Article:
The game has eleven fictional races of aliens. Each race has various strengths and weaknesses, and some races are dependent on other races. The aliens come to Earth from a large base on Mars, but their origins are unknown. One reason for the game's success is the strong sense of atmosphere it evokes. Soldiers are vulnerable to alien attacks even when armoured, and the use of features such as night-time combat, line of sight and opportunity fire allows for alien sniper attacks and ambushes. The enemy comes in numerous forms, and players run into new, deadly aliens repeatedly without any knowledge of their characteristics and capabilities beforehand.

The game may end in several ways. If the player's performance is poor for two consecutive months, the player runs a deficit for two consecutive months, or all the player's bases are captured, the game ends in defeat. If the player mounts an assault on the aliens' main base and loses, the game ends in defeat. If, however, the player is victorious in the final assault, the game ends in victory.

Unofficial game editing software is available allowing players to change the qualities of weapons and equipment, and to change the standard maps and layouts of UFOs that were provided with the game. Fan-made patches also fix a bug which results in the player always playing the game on the easiest difficulty, no matter what difficulty level has been selected (which was not fixed in the official patches).


X-COM was originally conceived by Julian Gollop and his brother Nick as a sequel to his 1988 game Laser Squad. The initial 1991 demo presented a relatively modest, two-player tactical game. The Gollop brothers approached several global publishers including Krisalis and Domark with an early demo of the game for the Atari ST (then known as Laser Strike 2), eventually brokering a deal with MicroProse, producer of Sid Meier's Civilization. Although supportive of the project, the publisher expressed concerns that the demo lacked a grand scale in keeping with its just-released Civilization smash hit. Under MicroProse's direction, Gollop changed the setting to modern-day Earth and expanded the strategy elements, among them the ability to capture and reproduce alien technology. MicroProse graphics artists John Reitze and Martin Smillie also helped Gollop to provide visuals for the PC version; John Broomhall composed the music. Another working title was X-COM: Terran Defense Force. The game was nearly cancelled twice, first due to the financial difficulties and the second time under the pressure from Spectrum HoloByte after it had acquired MicroProse, but eventually completed in March 1994.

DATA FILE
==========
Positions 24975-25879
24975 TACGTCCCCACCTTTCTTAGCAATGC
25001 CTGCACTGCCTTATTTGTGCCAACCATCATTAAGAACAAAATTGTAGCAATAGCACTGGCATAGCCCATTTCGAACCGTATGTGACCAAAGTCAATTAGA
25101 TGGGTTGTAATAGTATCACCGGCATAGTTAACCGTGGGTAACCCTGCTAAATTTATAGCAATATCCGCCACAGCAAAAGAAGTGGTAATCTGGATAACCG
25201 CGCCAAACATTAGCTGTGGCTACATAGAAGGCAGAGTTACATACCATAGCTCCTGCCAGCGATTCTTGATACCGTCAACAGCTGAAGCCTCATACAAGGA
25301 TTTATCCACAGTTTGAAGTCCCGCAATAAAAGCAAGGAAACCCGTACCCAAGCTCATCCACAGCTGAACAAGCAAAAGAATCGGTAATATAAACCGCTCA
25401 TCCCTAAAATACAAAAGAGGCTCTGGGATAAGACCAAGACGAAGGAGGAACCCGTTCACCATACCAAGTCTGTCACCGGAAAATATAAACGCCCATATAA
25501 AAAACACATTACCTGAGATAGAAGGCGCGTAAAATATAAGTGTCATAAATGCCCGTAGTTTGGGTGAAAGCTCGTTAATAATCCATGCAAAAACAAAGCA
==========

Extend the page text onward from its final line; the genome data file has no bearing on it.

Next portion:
Gollop has cited the television series UFO, as well as the writings of Timothy Good, as influences for the storyline of X-COM, particularly the psionic powers of the various extraterrestrials. Good's 1991 book Alien Liaison provided inspiration for several of Gollop's revisions, including the notion that world governments might seize alien technology or secretly conspire with the invaders (a negative result which can occur in-game). Despite numerous changes from the demo, X-COM remains true to the turn-based strategy layout of Laser Squad and the Rebelstar series, also developed by Gollop. The artificial intelligence of those games formed the basis for X-COM's enemy tactics, with Gollop programming his own unique algorithms for pathfinding and behaviour; in particular, X-COM's aliens were purposely given an element of unpredictability in their actions, giving the illusion of a lifelike, resourceful enemy.

The finished product was marketed in Europe and Australia as UFO: Enemy Unknown, and in North America as X-COM: UFO Defense. The game was released to great acclaim, quickly selling more than 600,000 units on the PC platform alone (not counting the later ports to the Amiga computers, Amiga CD32 and PlayStation). Half of X-COM's net sales were in the United States, a rarity for a European title at the time. Gollop has attributed the game's stateside success to its title, as the television series The X-Files had premiered a year earlier.


Two ports were created by the MicroProse team in 1994-1995:

  • The Amiga versions display lower-quality graphics than the DOS version (less noticeable in the AGA Amiga version), however the sound is improved. A Limited Edition for the Amiga CD32 included a MicroProse travel alarm clock.